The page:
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Pitney Bowes Europe adds sales and CRM to the field service role

Stuart Lauchlan Profile picture for user slauchlan October 20, 2014
Pitney Bowes Europe has taken its 900 field services engineers and turned them into extensions of the sales and customer experience teams to great success.

Nearly 95 years ago, Pitney Bowes produced its first postal franking machine and set itself en route to its current position which CEO Marc Lautenbach describes as:

our multi-year journey to transform our company and unlock the inherent value of Pitney Bowes.

Key to that is growing the firm’s digital commerce business which grew 27% in the most recent quarter to the end of July, worth around $211 million per quarter at present but which Lautenbach sees as a $28 billion opportunity.

It’s just one of the ways in which Pitney Bowes is changing as it readies for its second century. Last week at ServiceMax’s Max Live event alongside Dreamforce, I caught up with Ian Davidson, President, Pitney Bowes Europe, who said:

We’ve changed as an organization as the market has changed. If you use any of the location features on Facebook or Twitter they are powered by Pitney Bowes. Likewise anyone who buys something from eBay in another country and has it shipped to the US or if you are in the US and have something shipped to another country, that’s powered by Pitney Bowes ecommerce. We’re quite a long way from the franking machine of 95 years ago.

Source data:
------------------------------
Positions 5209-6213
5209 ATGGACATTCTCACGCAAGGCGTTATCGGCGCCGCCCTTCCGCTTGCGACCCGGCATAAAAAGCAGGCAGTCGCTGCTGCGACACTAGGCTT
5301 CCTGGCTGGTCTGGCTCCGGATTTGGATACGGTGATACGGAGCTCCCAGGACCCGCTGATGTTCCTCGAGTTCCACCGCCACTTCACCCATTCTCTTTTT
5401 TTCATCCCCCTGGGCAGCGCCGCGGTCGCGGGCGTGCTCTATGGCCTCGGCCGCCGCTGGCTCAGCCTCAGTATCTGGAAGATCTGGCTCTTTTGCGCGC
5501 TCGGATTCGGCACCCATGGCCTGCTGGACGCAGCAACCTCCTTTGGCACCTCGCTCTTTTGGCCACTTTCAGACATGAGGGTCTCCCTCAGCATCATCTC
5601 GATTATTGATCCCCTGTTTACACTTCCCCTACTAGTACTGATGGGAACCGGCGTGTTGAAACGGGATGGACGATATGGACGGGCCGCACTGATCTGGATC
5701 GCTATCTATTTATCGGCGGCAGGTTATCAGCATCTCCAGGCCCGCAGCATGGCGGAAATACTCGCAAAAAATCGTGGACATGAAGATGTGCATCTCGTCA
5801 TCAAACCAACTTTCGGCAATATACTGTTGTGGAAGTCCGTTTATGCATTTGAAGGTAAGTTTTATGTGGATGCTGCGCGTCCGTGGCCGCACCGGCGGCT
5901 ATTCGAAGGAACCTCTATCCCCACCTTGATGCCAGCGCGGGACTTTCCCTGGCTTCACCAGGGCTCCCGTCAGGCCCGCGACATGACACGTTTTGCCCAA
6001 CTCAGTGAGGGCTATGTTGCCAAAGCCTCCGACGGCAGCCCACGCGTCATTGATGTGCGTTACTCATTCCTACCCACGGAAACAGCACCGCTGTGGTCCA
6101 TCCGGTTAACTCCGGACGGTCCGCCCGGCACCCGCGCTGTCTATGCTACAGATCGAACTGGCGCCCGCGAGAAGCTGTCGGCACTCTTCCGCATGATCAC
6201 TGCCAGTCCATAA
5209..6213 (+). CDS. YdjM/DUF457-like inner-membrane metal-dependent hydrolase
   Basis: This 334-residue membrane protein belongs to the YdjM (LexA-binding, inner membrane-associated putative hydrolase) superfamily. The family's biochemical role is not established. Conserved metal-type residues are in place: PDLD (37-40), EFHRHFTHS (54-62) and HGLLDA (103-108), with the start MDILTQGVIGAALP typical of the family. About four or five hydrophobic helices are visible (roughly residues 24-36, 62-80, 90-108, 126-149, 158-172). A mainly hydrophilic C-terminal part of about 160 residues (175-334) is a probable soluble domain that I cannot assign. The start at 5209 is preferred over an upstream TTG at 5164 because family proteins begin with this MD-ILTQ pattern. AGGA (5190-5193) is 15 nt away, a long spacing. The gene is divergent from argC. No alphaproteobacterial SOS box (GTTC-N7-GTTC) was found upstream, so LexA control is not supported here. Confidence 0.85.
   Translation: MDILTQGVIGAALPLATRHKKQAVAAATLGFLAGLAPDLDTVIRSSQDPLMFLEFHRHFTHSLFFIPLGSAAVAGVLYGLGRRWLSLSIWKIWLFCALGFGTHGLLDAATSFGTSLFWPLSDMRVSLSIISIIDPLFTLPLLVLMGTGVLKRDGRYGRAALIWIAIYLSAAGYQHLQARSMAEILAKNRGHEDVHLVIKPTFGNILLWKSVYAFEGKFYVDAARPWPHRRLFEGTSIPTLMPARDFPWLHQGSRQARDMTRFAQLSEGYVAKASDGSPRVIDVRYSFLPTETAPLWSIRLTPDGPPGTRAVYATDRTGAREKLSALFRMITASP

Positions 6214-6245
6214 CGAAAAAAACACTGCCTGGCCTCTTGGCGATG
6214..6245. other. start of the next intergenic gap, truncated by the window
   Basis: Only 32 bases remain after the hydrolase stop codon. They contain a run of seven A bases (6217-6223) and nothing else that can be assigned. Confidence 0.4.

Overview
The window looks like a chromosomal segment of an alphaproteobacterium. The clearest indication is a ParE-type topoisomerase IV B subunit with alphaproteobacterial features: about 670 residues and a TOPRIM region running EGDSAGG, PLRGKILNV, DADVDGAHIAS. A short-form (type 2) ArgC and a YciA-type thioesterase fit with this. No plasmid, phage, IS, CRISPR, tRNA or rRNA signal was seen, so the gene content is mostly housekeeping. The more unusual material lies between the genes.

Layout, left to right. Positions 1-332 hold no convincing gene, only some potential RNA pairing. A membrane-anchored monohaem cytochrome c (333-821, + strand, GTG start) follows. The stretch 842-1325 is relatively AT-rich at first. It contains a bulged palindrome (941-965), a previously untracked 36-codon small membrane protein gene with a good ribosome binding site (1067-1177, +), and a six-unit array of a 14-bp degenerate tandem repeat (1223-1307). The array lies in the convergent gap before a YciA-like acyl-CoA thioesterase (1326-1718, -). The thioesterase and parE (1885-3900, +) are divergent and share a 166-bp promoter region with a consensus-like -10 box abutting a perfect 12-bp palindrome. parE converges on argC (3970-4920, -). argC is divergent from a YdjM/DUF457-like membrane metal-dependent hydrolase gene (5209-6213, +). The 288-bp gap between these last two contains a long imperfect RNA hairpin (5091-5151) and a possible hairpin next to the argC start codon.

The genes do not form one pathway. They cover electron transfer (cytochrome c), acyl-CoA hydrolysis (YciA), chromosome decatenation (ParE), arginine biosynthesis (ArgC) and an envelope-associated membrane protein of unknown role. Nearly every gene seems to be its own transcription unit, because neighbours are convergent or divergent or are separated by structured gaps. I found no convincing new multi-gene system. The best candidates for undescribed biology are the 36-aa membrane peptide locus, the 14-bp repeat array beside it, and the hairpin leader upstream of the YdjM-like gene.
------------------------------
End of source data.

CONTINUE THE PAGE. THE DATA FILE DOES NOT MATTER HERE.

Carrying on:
Davidson was present at MaxLive to talk about his firm’s transformation of the role of field service technicians, particularly the addition of CRM and sales functions to their remit. He explained:

What we’ve seen over past couple of years is more and more of our sales transaction being in the field to being more and more inside sales, on the telephone and the web. In many cases, the public face of Pitney Bowes to the customer is the service technician. He or she is person who comes into the mail room of that particular client when they have an issue. Therefore it’s really important that they represent the right image that we want from a Pitney Bowes point of view, making sure they’re growing those relationships.

What Pitney Bowes really needed was a pan-European, connected field services team; what it had was rather different:

We have a lot of legacy systems within Pitney Bowes Europe, mainly because the business grew over 12-15 years through acquisition. So we bought a series of the distributors of our products through various European countries, particularly some of the smaller countries. Of course they already had systems in place. So now we have disparate systems based all around Europe. We have a core ERP system of SAP. In the major countries we had Siebel, but it was impossible and too costly to put Siebel into all the smaller countries. It wouldn’t have been cost effective.

This was a situation that couldn’t continue: